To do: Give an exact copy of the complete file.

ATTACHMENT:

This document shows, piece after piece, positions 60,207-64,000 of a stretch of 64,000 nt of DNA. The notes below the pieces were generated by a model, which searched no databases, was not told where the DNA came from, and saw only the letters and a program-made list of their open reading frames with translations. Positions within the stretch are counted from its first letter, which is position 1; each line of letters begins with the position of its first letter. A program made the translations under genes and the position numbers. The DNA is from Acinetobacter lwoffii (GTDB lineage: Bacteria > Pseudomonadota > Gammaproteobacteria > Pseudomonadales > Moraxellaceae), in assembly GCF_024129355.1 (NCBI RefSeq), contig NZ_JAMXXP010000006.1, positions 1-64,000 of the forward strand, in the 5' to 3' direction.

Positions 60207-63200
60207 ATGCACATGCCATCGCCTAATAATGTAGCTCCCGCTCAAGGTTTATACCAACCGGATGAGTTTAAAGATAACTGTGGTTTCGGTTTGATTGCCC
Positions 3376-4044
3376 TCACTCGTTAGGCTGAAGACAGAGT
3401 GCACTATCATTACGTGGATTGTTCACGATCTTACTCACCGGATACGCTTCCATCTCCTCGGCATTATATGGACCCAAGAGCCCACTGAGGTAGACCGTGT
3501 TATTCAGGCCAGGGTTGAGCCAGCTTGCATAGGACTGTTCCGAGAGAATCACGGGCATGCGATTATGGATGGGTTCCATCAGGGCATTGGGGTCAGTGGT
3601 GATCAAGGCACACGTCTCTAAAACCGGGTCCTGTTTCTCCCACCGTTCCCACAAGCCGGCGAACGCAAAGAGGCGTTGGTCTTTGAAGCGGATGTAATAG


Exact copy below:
This document shows, piece after piece, positions 60,207-64,000 of a stretch of 64,000 nt of DNA. The notes below the pieces were generated by a model, which searched no databases, was not told where the DNA came from, and saw only the letters and a program-made list of their open reading frames with translations. Positions within the stretch are counted from its first letter, which is position 1; each line of letters begins with the position of its first letter. A program made the translations under genes and the position numbers. The DNA is from Acinetobacter lwoffii (GTDB lineage: Bacteria > Pseudomonadota > Gammaproteobacteria > Pseudomonadales > Moraxellaceae), in assembly GCF_024129355.1 (NCBI RefSeq), contig NZ_JAMXXP010000006.1, positions 1-64,000 of the forward strand, in the 5' to 3' direction.

Positions 60207-63200
60207 ATGCACATGCCATCGCCTAATAATGTAGCTCCCGCTCAAGGTTTATACCAACCGGATGAGTTTAAAGATAACTGTGGTTTCGGTTTGATTGCCC
Positions 3376-4044
3376 TCACTCGTTAGGCTGAAGACAGAGT
3401 GCACTATCATTACGTGGATTGTTCACGATCTTACTCACCGGATACGCTTCCATCTCCTCGGCATTATATGGACCCAAGAGCCCACTGAGGTAGACCGTGT
3501 TATTCAGGCCAGGGTTGAGCCAGCTTGCATAGGACTGTTCCGAGAGAATCACGGGCATGCGATTATGGATGGGTTCCATCAGGGCATTGGGGTCAGTGGT
3601 GATCAAGGCACACGTCTCTAAAACCGGGTCCTGTTTCTCCCACCGTTCCCACAAGCCGGCGAACGCAAAGAGGCGTTGGTCTTTGAAGCGGATGTAATAG